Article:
By Ray Overby
Did you know that 23 of the world’s top 25 retailers rely on the mainframe to power their business? Mainframe plays an important role in the retail industry, helping all kinds of retailers deliver the personalized customer experience that shoppers are looking for. That’s possible partly because of its speed and scalability – the IBM z13 mainframe is capable of processing 2.5 billion transactions per day, which is the equivalent of roughly 100 Cyber Mondays.
But even though the mainframe is very commonly used in retail, security and compliance in retail IT may not be up to par. Anyone processing cardholder data – which means, any retailer – has to make sure their IT systems are compliant with the Payment Card Industry’s (PCI) Data Security Standards (DSS). Unfortunately, retailers aren’t always fully compliant.
The goal of PCI DSS is to protect any cardholder data that’s stored, processed, or transmitted on any platform. Protecting this data is essential. Breaches and theft of cardholder data affect the entire payment card ecosystem, with customers losing trust in merchants and financial institutions, and merchants losing business in turn. In this environment, security is of the utmost importance.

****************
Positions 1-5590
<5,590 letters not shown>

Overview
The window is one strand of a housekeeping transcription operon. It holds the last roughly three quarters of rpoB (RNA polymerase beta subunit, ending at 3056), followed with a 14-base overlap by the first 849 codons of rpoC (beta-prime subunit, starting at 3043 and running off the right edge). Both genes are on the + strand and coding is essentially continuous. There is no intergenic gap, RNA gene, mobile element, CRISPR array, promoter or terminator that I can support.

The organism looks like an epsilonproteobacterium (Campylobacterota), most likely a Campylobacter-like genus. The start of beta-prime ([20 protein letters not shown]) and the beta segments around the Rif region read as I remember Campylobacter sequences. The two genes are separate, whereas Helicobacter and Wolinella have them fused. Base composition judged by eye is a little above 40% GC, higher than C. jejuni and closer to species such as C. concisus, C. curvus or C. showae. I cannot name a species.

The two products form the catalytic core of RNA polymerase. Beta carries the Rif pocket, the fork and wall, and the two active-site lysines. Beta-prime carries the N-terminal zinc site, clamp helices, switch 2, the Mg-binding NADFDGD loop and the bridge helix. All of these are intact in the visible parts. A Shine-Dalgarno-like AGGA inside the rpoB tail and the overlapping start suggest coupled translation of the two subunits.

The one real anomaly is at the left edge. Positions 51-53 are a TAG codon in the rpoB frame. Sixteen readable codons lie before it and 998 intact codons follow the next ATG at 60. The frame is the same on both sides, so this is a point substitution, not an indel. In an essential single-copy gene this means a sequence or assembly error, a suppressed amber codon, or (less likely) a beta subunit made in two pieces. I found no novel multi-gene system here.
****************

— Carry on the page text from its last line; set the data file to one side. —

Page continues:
The problem is, complying with the complex PCI regulations can be challenging, especially in a mainframe environment. I wrote about this challenge in a recent article for Retail TouchPoints. Check it out for a few tips on important ways retailers using the mainframe can stay compliant and protect consumers’ data.
Part of demonstrating PCI compliance is establishing a process to identify security vulnerabilities in the IT environment. Requirement 6.1 compels businesses to: “Establish a process to identify security vulnerabilities, using reputable outside sources for security vulnerability information, and assign a risk ranking (for example, as “high,” “medium,” or “low”) to newly discovered security vulnerabilities.”
That can be especially difficult since mainframe vulnerabilities and patches aren’t widely communicated by vendors. When businesses don’t have full visibility into the vulnerability landscape, how can they comply with this regulation and accurately assign risk rankings? That will remain a challenge, but for now, the team at Key Resources is hard at work developing the vulnerability scanning software that retailers can rely on to secure their business.
Read my full piece, “PCI Compliance: 4 Tips for Retailers Who Run Mainframes” in Retail TouchPoints, for more details on how to protect your data. You can also learn more about mainframe vulnerabilities and Key Resources, Inc. on our website.